Why CIOs must leverage business intelligence to drive innovation

Reaping the benefits from business intelligence requires more than implementing the technology that enables it, according to the Middle East’s IT leaders. 

During a closed-room roundtable discussion, hosted by Tahawul Tech and MDSap yesterday, a collection of IT heads from a range of industries – such as logistics, retail, hospitality and recruitment – came together to share their BI experiences.

Samir Abi-Frem, corporate VP of IT at Rotana Hotels, discussed how business intelligence was now crucial for all organisations. “Regardless of your business’ size, industry or location, we’re all facing external and internal pressures to compete, and innovation now needs to be the top priority for CIOs across the board. In hospitality, we’re up against the biggest accommodation provider globally – and they own no hotels, so digital transformation is no longer an option for us.”

He went on to add that despite the hotel industry often being perceived as being a “slow adopter” of innovative technology – typically operating on legacy systems with poor integration levels – the decision to move forward with implementing a BI solution last year has enabled Rotana to gain real-time insights into operations from both a customer and corporate level.

“Previously, we were spending a lot of time and resources on generating reports and analysis. We were using spreadsheets that could only provide us with a static view of this data, but since upgrading our system with business intelligence tools, we are able to quickly access a simple dashboard with all of this consolidated data in clear view,” he said.

Adam Lalani, group head of IT at Tristar, could relate to Frem’s new-found capabilities thanks to the company’s BI implementation.

“I don’t like to use terms like Big Data, because for me, it’s just new money for old rope – it’s rebranding something that’s been around for a long time,” he said. “However, I know from our own implementations that when it comes to BI, I was suddenly able to gain visibility on a range of things I’d not had the chance to before. For example, if we had an operating unit in Saudi that I had heard wasn’t doing very well, I now had the opportunity at my fingertips to see and understand trends as to why that may be happening.”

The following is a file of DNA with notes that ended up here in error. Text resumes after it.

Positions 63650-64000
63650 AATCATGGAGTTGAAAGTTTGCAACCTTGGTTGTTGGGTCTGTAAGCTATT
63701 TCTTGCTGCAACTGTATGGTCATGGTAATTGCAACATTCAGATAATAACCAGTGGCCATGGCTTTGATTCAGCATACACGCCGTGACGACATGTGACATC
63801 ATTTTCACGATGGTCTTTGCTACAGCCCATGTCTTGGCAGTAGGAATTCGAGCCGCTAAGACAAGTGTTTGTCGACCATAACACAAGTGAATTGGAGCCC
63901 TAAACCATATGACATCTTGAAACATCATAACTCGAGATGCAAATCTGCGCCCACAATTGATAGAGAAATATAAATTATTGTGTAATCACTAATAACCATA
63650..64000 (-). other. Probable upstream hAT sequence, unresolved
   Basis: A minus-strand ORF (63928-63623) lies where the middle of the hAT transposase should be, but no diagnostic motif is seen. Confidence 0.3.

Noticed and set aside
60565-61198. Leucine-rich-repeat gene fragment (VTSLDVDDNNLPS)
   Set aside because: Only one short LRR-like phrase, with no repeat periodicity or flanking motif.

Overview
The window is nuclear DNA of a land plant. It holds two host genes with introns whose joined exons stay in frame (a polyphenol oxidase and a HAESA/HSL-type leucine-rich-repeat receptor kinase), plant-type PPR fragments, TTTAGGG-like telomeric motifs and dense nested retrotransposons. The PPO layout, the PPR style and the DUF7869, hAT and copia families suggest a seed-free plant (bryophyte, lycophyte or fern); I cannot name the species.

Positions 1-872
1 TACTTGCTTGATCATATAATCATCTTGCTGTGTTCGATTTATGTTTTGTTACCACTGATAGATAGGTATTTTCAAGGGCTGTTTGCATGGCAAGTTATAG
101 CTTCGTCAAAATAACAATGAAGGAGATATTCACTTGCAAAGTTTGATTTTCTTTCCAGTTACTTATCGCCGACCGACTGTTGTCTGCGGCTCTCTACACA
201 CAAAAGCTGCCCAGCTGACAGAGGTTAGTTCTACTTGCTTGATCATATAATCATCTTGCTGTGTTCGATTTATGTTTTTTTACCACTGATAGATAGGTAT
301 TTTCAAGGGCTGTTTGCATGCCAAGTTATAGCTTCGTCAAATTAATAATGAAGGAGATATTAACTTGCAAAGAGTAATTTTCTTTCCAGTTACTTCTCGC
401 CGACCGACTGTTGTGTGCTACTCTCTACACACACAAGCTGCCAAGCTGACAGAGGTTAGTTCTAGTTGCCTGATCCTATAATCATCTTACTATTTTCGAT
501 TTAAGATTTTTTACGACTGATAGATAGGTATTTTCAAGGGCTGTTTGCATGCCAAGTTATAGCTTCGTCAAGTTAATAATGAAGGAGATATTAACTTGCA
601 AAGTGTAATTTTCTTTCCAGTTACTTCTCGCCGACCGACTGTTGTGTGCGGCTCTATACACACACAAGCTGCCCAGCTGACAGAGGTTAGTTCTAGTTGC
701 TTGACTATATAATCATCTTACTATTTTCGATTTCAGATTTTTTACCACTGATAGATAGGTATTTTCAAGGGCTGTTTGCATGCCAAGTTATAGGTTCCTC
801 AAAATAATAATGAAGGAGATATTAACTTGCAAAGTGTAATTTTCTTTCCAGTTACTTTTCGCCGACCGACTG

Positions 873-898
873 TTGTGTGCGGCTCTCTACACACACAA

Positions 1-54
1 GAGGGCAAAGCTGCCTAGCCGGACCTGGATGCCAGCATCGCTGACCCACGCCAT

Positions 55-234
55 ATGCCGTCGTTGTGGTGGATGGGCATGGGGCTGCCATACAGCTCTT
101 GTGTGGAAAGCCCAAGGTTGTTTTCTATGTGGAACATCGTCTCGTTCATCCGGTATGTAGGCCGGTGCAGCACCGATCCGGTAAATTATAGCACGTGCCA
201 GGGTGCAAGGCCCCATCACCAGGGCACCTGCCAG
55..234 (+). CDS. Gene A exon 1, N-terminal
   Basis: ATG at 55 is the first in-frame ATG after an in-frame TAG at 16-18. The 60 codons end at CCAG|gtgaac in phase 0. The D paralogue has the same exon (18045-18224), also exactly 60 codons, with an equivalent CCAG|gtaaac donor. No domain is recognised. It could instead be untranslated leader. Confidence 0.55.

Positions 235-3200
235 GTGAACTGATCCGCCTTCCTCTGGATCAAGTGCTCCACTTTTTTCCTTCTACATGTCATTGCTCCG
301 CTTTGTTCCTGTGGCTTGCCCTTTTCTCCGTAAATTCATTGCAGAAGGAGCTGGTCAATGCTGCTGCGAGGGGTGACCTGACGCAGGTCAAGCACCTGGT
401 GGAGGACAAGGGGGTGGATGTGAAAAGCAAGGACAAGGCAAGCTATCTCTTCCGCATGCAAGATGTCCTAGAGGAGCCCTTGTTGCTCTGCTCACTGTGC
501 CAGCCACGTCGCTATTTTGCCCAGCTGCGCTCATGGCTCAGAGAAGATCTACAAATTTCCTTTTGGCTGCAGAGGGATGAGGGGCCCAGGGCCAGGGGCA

Akram Assaf, co-founder and CTO of, discussed the challenges he – and various others in the room – had felt during their BI journey. “The Big Data reality that we’re all working towards is ensuring we consolidate and maximise the most value out of this asset. Take Uber for example, with its automatically adjusting payment structure. The reality is that deploying that kind of flow into an organisation is usually the biggest challenge,” he said.

At, Assaf added that because analysing the supply and demand in the market was the “crux of their business,” BI tools had come in use by simplifying the process of identifying the right candidate for a particular role. “Every dollar I spend on acquiring a new candidate needs to make sure that it is the right fit for an employer’s role, and our BI tools now automatically trigger the right candidate on particular platforms. Nevertheless, when you begin to collect all of the extra dimensions – such as CRM, and unstructured data – this is when the friction of the data becomes higher, resulting in additional challenges.”

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